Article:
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What the ‘Camp Auschwitz’ sweatshirt tells us about alt-right aesthetics

Among the horde of far-right extremists who breached the U.S. Capitol on Wednesday afternoon, one man wore a hoodie that probably looked a little familiar.

Featuring an arc of utility-chic font atop a simple graphic, it mimicked a ubiquitous sartorial trend: the destination sweatshirt that advertises summer camps or vacation hot spots. You’ve probably seen hundreds of hoodies like this. You might even own one.

Except, not quite. The font on this sweatshirt spells out the name “Camp Auschwitz.” The graphic is a grinning skull. Beneath is the motto “Work brings freedom,” a clunky translation of the death camp’s infamous motto, “Arbeit macht frei.”

It’s unclear where the sweatshirt originated, but within hours of the riot, as pictures circulated on social media, copycat versions appeared on e-commerce platforms that allow users to design custom merchandise. Some such websites quickly removed the designs, but others have been slow to act. As of Friday afternoon, the company TeeHands listed three separate “Camp Auschwitz” sweatshirts, with one post including a picture of the original, unidentified wearer.

There was plenty of horrible garb on display during Wednesday’s riots and the many far-right rallies that preceded it. In December, the ADL reported that Proud Boys in Washington, D.C., were wearing t-shirts emblazoned with the initials 6MWE, short for “Six Million Wasn’t Enough.” Still, the “Camp Auschwitz” sweatshirt seemed to grab exceptional attention. On social media, the sweatshirt emerged alongside chilling photos of Confederate flags waving in the Capitol building as a hallmark image of the day’s unprecedented events.

Why the instant notoriety? Observers may have been reacting to the eeriness of seeing an awful idea expressed through an object whose positive associations are immediately recognizable to broad swathes of Americans. The vacation hoodie, in its many iterations, tends to evoke athletic pursuits and bodies of water. It conjures up the in-group satisfaction of belonging to a specific camp or summering at a particular watering hole. It testifies to the wealth and resources necessary to achieve any amount of leisure time in this country. The idea of the “American summer” may be a bundle of fantasies that few people actually experience, but this garment still encapsulates it.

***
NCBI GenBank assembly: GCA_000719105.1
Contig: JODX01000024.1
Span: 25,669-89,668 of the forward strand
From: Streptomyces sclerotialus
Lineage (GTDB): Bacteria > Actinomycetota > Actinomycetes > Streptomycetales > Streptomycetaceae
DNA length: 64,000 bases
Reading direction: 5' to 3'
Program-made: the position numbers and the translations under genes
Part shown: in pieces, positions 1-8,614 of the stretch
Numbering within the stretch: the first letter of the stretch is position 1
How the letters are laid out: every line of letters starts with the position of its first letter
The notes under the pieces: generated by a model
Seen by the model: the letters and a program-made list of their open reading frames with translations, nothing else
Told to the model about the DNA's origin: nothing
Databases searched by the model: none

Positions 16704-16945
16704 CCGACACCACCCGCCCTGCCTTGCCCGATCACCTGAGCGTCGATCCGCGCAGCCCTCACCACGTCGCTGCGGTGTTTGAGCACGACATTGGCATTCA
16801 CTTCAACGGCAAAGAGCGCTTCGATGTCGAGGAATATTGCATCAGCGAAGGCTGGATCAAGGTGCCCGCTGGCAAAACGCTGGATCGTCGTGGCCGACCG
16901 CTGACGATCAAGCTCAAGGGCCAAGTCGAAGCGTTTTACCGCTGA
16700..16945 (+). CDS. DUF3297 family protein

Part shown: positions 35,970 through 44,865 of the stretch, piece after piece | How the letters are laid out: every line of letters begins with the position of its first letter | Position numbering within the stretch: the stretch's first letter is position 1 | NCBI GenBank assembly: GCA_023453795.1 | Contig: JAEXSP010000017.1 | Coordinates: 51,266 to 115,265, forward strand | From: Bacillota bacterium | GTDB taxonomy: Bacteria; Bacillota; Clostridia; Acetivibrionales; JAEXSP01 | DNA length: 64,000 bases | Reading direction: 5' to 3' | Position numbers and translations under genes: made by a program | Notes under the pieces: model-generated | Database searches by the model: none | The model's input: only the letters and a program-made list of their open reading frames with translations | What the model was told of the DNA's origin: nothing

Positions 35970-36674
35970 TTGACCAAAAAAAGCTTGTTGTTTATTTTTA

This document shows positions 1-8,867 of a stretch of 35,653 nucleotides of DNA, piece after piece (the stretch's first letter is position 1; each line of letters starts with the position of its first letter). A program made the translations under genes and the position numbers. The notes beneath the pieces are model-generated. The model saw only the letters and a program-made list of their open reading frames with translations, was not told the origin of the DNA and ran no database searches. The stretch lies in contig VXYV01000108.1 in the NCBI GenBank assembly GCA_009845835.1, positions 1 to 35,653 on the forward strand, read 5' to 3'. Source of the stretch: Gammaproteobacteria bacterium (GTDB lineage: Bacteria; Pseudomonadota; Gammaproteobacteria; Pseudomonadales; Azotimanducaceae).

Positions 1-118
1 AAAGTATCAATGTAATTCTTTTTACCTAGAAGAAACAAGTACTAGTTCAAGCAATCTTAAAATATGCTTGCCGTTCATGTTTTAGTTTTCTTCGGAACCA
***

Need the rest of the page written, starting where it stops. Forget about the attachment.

For Jews, antisemitism can be more striking and frightening when expressed in this format than through hard-to-decode slogans like 6MWE. But it’s also reflective of a broader far-right strategy of packaging hate in familiar, palatable styles. This isn’t the first time that extremists have used well-known tropes to make their principles seem accessible and appealing to potential recruits.

Ivanka Trump did something similar with a now-deleted tweet that referred to Wednesday’s rioters as “American Patriots.” Linking those who laid siege to the Capitol to the nation’s founders, she capitalized on a much-romanticized period of history to categorize the mob’s actions not as a threat to our democracy, but the fulfillment of its ideals.

Likewise, QAnon ideology has spread on Instagram through influencers who use cool-girl color palettes and wellness lingo to disseminate misinformation. Vox has reported that Instagrammers have repurposed infographic slideshows, often used to explain social justice topics, to gain a mainstream audience for the movement’s conspiracy theories.

Even before the rise of QAnon, “trad wives” concealed white nationalist messaging behind cheerful YouTube videos about gardening and home improvement.

“If you’re able to make this covetable, beautiful aesthetic and then attach these conspiracy theories to it, that normalizes the conspiracy theories in a very specific way,” Stanford doctoral student Becca Lewis, who specializes in online politics, told the Atlantic for an article on QAnon and Instagram.

The “Camp Auschwitz” sweatshirt isn’t covetable or beautiful in any way. Even in the midst of a day full of shocks, it immediately stood out. But it is the absurd endpoint of extremism that disguises itself in styles we enjoy — or which simply seem too familiar to merit closer examination.

At the beginning of the Trump Era, it was common to lament that Americans were too partisan even to agree on a common set of facts. Now, as some politicians falsely blame antifa for yesterday’s events, that maxim seems more true than ever.

And with bad facts cloaked in appealing aesthetics, it can only become more difficult for Americans to decode the misinformation proliferating around us.

Irene Katz Connelly is a staff writer at the Forward. You can contact her at [email protected]. Follow her on Twitter at @katz_conn.


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